Gut - What Is IBS And How Is It Managed?

What Is IBS And How Is It Managed?

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With March, and Colon Cancer Awareness month behind us, the focus in April is on irritable bowel syndrome or IBS.


The International Foundation for Functional Gastrointestinal Disorders designated April as IBS Awareness Month in 1997 to bring attention to this very common, yet overlooked disorder.


IBS is estimated to affect 10% to 15% of the population yet many people remain undiagnosed and unaware that their symptoms indicate a medically recognized disorder. Only 40% of those with IBS seek medical attention.


Canadians are particularly at risk.


We’re not sure why but the percentage of Canadians affected by IBS is a little higher than the world average.


Some 13-20% (or about 6 million on average) are affected at any given time and the lifetime risk for a Canadian to develop IBS is a staggering 30%.


This vitamin D nerd knows that vitamin D status is involved in gut health and is a risk factor for many digestive-related disorders AND as a northern country. Canadians have limited opportunities to make vitamin D from the sun which, for sure plays a role in higher rates of IBS in the True North.


What is IBS?

Irritable bowel syndrome (IBS) is defined as abdominal discomfort or pain associated with changes in bowel habits that occur at least three days per month during the previous three months (1, 2).


Changes in bowel habits may include symptoms related predominantly to either diarrhea or constipation, but may also include a mixed sensation that alternates between diarrhea and constipation (2).


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IBS is unlikely to increase the risk for the development of cancer or inflammatory bowel disease (3).

What causes IBS?

The exact cause of IBS is unknown but there are many associated conditions and risk factors for it including:

  • Prior intestinal infections including food poisoning [food borne illness] & small intestinal bacterial overgrowth or SIBO
  • Traveller’s diarrhea
  • Gastrointestinal surgeries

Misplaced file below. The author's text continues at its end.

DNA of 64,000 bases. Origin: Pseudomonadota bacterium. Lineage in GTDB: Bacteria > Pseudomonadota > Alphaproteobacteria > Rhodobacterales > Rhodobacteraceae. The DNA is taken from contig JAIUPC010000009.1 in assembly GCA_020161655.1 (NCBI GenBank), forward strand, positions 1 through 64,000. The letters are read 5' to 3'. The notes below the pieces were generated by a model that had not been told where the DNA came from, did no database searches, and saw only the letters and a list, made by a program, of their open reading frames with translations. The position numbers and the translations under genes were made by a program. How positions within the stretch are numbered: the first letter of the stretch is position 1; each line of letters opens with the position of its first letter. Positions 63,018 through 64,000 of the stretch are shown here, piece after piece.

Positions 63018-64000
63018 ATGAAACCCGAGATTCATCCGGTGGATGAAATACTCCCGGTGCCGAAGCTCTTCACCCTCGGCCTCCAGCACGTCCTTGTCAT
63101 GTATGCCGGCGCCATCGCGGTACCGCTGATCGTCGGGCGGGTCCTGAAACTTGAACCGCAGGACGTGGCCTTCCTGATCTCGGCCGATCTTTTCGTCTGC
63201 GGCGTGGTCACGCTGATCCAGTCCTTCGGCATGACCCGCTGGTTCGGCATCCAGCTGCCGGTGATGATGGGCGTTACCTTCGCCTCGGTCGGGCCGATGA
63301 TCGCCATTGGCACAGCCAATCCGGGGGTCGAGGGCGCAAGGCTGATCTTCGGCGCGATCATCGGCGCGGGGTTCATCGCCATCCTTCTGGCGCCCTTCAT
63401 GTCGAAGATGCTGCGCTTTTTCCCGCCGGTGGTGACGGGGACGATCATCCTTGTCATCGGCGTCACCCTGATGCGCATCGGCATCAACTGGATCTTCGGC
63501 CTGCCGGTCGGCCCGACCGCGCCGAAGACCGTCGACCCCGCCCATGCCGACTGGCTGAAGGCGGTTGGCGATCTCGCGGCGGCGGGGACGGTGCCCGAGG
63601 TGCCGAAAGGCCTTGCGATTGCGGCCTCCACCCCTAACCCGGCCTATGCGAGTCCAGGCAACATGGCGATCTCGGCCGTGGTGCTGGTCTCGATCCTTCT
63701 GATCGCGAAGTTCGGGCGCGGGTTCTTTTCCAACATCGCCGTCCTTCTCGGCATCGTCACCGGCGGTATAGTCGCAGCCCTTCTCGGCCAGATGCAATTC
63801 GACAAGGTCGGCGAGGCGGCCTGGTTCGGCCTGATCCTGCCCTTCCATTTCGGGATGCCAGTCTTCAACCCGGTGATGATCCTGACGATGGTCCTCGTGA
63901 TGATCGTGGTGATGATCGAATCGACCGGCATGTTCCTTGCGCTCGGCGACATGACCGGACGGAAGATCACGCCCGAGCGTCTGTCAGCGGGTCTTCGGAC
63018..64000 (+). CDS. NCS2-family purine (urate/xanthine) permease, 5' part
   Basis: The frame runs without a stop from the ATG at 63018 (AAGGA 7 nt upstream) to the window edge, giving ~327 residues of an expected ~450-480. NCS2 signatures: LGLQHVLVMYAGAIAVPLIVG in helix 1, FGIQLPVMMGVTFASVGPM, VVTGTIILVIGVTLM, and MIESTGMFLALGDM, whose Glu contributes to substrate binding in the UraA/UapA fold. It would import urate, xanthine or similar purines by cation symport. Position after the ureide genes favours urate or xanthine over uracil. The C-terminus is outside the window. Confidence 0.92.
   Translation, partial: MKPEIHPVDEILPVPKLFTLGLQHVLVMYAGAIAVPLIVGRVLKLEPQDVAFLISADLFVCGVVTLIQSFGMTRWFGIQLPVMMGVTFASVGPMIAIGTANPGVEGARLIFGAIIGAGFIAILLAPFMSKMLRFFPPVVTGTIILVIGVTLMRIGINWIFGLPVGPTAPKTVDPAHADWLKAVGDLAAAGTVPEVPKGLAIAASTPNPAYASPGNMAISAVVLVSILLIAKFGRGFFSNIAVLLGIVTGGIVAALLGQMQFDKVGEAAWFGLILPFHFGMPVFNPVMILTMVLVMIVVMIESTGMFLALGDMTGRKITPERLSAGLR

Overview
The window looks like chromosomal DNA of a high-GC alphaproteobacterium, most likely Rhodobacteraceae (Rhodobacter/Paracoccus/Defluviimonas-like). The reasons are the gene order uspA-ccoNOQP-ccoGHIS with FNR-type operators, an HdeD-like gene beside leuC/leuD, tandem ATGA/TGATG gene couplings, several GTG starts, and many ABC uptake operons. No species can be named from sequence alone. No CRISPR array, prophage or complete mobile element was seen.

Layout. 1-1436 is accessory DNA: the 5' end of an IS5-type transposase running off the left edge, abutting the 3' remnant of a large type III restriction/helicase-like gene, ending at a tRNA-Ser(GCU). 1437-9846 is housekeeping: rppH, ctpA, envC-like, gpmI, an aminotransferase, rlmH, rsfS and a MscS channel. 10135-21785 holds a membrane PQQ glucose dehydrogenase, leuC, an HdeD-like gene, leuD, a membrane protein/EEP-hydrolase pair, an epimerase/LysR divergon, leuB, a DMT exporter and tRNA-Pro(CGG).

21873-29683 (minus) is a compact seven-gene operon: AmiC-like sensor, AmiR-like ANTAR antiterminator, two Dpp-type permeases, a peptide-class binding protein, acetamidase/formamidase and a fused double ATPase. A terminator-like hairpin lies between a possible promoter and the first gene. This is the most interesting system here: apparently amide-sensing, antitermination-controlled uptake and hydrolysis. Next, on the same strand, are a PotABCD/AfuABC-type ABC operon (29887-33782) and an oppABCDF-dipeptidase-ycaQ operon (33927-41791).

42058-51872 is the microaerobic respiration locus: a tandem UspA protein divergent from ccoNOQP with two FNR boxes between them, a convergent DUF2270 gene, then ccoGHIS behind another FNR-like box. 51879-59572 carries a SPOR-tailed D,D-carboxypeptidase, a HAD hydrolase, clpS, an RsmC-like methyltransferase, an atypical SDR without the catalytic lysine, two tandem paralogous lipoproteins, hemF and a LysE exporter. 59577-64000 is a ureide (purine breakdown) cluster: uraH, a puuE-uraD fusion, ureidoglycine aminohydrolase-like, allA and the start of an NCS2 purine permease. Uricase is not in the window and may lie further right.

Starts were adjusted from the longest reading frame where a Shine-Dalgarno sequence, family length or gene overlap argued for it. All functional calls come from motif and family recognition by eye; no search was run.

• Changes in diet
  • Antibiotic use and other over-the-counter medications
  • Intestinal bacterial, hormonal & neurotransmitter imbalances

One or more of these risk factors can negatively impact gut function and lead to:

  • Gut dysmotility (changes in intestinal contractions/peristalsis)
  • Gut hyper-sensitivity (heightened sensitivity & pain)
  • Gut-brain dysfunction (disruption in the normal cooperativeness between the gut and the brain, each affecting the other, a.k.a. ‘gut-brain axis’)
  • Gut barrier dysfunction (a.k.a. ‘leaky gut”)

IBS symptoms

The symptoms people living with IBS experience vary from person to person but may include any of the following; highlighted in orange are most common:

  • Gas, bloating, cramps, abdominal pain related to bowel movements
  • Irregular bowel patterns
  • Diarrhea or constipation or alternating between both
  • Mucus present around or within the stools
  • Heartburn, nausea


Check out this great video by the GI Society: Irritable Bowel Syndrome Overview


How do I know if I have IBS?

Contrary to what many people think, IBS is not simply a ‘catch all’ diagnosis for symptoms other than those caused by inflammatory bowel disease – IBD (Crohn’s or ulcerative colitis), intestinal cancers or celiac disease after they’ve been ruled out. Unfortunately there is no blood test, X-ray or other imaging, or scope to diagnose IBS given that it’s a functional disorder but a set of specific criteria, known as the Rome IV criteria, has been developed to help diagnose IBS:

  • Recurrent abdominal pain, on average, at least 1 day/week in the last 3 months, associated with two or more of the following criteria:
    • Related to defecation
    • Associated with a change in frequency of stool
    • Associated with a change in form (appearance) of stool.


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Types of IBS

There are four subtypes of IBS. Each subtype relates to the type of bowel movement most often experienced (4):

  • IBS-D: Diarrhea-predominant
  • IBS-C: Constipation-predominant
  • IBS-M: Alternating between diarrhea and constipation